You may have removed last season’s hot fashion trend from your closet, but the effect of that item still lingers, from the energy used in its production to its continued presence in one of the nation’s landfills. The total environmental impact of our outfit choices are a growing concern because buoyed by the rise of so-called fast fashion, we’re consuming and discarding more clothes than ever before.
In 2015, the last year for which the Environmental Protection Agency has data, the United States generated 11.9 million tons — or about 75 pounds per person — of textile waste, most of which ended up in landfills. That’s more than a 750 per cent increase since 1960. For reference, that’s nearly 10 times more than the increase in the country’s population over the same time period.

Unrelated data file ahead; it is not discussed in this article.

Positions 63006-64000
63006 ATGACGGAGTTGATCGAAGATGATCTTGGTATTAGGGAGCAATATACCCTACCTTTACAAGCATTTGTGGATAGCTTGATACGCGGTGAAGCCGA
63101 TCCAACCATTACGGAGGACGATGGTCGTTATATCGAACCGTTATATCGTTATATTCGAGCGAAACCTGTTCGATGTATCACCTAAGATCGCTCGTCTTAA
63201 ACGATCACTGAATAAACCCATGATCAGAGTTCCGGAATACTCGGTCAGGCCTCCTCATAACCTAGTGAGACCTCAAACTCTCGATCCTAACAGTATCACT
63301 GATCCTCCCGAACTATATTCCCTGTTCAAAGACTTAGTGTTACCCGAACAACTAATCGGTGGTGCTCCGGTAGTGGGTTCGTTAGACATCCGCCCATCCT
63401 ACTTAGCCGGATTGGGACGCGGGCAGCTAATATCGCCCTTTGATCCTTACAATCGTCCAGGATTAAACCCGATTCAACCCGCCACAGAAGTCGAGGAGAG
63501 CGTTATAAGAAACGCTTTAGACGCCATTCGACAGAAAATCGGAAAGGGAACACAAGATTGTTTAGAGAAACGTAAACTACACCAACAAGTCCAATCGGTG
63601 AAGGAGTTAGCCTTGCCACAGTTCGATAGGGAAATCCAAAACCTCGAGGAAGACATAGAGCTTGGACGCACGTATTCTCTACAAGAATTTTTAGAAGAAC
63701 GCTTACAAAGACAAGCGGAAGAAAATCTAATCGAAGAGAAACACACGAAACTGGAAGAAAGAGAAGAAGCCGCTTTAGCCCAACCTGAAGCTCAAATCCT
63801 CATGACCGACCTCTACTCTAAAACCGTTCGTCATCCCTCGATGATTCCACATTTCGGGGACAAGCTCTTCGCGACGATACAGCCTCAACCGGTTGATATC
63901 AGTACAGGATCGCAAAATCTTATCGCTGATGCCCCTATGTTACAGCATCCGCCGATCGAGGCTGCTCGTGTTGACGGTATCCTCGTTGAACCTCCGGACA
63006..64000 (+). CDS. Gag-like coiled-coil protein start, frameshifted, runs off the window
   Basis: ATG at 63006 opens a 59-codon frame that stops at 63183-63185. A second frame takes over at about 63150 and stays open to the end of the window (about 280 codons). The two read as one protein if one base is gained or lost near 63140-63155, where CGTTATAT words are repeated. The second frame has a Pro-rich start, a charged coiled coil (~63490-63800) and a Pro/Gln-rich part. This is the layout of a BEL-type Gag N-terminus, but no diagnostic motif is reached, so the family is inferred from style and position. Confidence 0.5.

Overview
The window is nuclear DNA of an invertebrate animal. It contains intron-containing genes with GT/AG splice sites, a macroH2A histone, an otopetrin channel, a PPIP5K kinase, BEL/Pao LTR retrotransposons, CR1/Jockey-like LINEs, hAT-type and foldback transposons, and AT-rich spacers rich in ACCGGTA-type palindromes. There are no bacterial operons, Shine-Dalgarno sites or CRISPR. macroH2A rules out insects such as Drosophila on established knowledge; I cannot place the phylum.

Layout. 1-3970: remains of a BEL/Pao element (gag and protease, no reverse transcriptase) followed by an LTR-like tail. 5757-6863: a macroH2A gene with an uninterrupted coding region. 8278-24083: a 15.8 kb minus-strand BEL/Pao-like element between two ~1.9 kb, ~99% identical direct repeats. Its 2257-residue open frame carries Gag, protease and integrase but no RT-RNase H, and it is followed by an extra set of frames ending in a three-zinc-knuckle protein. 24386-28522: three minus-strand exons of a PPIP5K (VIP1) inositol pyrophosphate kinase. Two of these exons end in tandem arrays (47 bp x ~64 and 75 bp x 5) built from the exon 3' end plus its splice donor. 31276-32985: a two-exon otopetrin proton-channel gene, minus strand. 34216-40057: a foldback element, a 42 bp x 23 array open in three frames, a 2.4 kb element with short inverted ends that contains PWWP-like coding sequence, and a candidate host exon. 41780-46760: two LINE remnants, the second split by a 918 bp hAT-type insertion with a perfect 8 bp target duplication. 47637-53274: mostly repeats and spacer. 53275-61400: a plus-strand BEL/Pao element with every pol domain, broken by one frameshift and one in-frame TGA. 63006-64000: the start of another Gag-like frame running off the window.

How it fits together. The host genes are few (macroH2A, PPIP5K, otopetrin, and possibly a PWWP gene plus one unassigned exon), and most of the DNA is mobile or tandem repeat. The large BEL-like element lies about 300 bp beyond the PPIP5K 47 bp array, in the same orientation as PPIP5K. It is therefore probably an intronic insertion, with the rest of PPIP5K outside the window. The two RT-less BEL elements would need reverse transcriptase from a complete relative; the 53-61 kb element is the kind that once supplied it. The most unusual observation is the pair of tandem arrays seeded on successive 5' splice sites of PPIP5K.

This growth in clothing waste coincides with the dominance of fast fashion brands such as H&M and Zara, whose business models are based on selling low-priced items at high volumes. Zara, for example, releases 20,000 new designs a year, according to a spokesman, unveiling new lines during micro seasons beyond the traditional winter/fall and summer/spring lines. The strategy is designed to encourage customers to shop regularly for new looks.
The company is in step with broader industry trends, which saw clothing production double between 2000 to 2014, according to a report released by the consulting firm McKinsey & Company. Over the same period, according to the report, the number of garments the average person purchased each year also increased by 60 percent. A separate study found that fast fashions are constructed so that they typically lastno more than 10wearings.
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